I had a couple of hours to kill a few evenings ago so I decided to have a wander around the Isle of Dogs in East London, home to Canary Wharf, one of the two major financial districts of London. See my previous blog to read about a previous outing which ended with some cool pictures of Canary Wharf from the Blackwall Basin.
I wanted to try out my recent purchase of the XF55-200 Fuji lens. It has been a long time since I had a longer lens and I brought it for a couple of reasons. First is I plan to try more isolated or even abstract shots of London. I also wanted to try some more distance shooting, taking advantage of lens compression which is essentially the phenomenon of background elements appearing larger than they actually are at longer focal lengths (when zoomed in). This technique, when used correctly, it can help create some fantastic images.
One view I wanted to check out was of the skyscrapers in the other major, more central financial district in the City of London. It was a particularly overcast day and with this in mind, I thought it might end up being a scouting trip so at least I would know the best spot to return too in better conditions.
So, from Canary Wharf tube station, off I went to find the best view. I walked north-west along the river and found the spot with the best view of the City of London. I wanted to find a view that would have the financial district on the north of the river and The Shard on the south.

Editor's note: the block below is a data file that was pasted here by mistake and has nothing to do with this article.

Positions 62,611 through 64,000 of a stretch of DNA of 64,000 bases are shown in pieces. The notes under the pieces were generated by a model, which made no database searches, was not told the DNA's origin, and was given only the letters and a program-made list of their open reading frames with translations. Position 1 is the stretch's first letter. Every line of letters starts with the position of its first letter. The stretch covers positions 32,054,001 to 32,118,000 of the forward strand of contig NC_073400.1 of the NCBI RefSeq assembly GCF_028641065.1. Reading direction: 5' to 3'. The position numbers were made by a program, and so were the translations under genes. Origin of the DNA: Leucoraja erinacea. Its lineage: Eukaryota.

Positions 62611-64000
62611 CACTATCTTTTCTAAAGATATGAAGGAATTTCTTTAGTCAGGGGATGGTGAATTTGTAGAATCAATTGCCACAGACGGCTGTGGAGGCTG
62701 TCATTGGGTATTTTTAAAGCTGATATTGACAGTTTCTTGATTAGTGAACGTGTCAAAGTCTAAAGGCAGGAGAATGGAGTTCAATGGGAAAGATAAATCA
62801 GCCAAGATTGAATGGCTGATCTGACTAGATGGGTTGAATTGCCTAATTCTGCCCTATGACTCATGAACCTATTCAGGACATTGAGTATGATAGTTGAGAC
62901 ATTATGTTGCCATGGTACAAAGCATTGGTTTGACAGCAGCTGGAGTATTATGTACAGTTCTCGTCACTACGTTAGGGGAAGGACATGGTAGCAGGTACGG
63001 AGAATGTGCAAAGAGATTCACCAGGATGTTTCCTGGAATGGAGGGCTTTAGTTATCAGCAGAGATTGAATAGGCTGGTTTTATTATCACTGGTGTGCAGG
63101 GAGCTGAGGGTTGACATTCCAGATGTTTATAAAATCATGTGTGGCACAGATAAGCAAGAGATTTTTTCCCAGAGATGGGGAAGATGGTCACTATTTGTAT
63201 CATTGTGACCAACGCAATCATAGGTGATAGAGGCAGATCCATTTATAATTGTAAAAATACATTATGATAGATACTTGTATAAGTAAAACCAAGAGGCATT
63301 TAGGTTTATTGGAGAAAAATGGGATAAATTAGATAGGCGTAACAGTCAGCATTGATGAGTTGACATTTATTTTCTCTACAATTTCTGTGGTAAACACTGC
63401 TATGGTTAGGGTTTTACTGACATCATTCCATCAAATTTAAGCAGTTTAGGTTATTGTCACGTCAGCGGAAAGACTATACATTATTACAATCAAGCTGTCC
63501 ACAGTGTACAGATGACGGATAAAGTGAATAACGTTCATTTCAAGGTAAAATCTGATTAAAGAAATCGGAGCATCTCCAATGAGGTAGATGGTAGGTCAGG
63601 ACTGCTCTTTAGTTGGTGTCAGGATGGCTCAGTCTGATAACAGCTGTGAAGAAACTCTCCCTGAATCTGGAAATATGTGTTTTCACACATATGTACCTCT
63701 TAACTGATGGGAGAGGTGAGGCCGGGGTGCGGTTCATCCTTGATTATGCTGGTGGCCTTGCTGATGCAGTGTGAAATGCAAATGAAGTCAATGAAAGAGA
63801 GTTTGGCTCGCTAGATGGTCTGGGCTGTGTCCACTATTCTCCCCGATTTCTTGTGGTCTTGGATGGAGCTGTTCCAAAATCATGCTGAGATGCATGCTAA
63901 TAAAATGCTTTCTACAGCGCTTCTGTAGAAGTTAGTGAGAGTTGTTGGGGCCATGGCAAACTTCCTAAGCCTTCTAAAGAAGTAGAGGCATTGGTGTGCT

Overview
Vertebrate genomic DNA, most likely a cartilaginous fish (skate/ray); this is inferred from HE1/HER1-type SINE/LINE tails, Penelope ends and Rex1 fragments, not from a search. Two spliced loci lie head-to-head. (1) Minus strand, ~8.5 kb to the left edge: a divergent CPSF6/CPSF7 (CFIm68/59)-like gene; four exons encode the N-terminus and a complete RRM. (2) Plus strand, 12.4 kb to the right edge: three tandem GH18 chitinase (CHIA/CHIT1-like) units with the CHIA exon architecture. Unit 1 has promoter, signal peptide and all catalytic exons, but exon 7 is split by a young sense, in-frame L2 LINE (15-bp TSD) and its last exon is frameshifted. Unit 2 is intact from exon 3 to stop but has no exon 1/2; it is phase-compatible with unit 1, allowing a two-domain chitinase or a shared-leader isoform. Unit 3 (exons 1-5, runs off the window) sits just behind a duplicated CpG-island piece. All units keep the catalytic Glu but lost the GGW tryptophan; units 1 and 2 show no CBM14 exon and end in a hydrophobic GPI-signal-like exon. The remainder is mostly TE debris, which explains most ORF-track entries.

After a 20-minute walk, I found the spot. I remember thinking to myself that the view on this particular evening was a bit "meh" as the sky was dull, without any real drama and the moisture in the air meant the buildings from this far back (2.3 miles) lacked a bit of clarity but I knew this would be a great spot for another day with the air clearer and more drama in the sky. With the sunrise location behind me, the scene would also look great all lit up by the rising sun. Mental note taken.
I hung around, with the camera, trying out a few compositions on the iPhone and after a few minutes, I noticed the clouds breaking a little near the horizon and a little colour sneaking through. Within 5 minutes, the sky lit up with a beautiful orange glow. It really was quite something.
As the colour appeared I quickly set up my tripod and took a few shots on my Fuji X-T10 while the colour blasted across the sky. The dynamic range was pretty high so I popped on a Formatt-Hitech 3 stop ND soft graduated filter to tone down the light in the sky just a bit which enabled me to pull a little more detail out of the buildings.
Before I packed up and as the light was fading, I took a panoramic image of the view to show the entire scene in one frame. The image below is made of 10 separate images taken in a portrait orientation stitched together in photoshop. The resulting image is pretty huge I can tell you.
So, what did I learn on this particular evening? Well, I really didn't predict that the dull, dreary scene would produce such great light for the few minutes it did as the sunset. So, the lesson here is to never quite before it is really over and always expect the unexpected. If I had arrived at the location an hour earlier, I may have left before the sun had set and I would have missed it all together. Sometimes you just get lucky.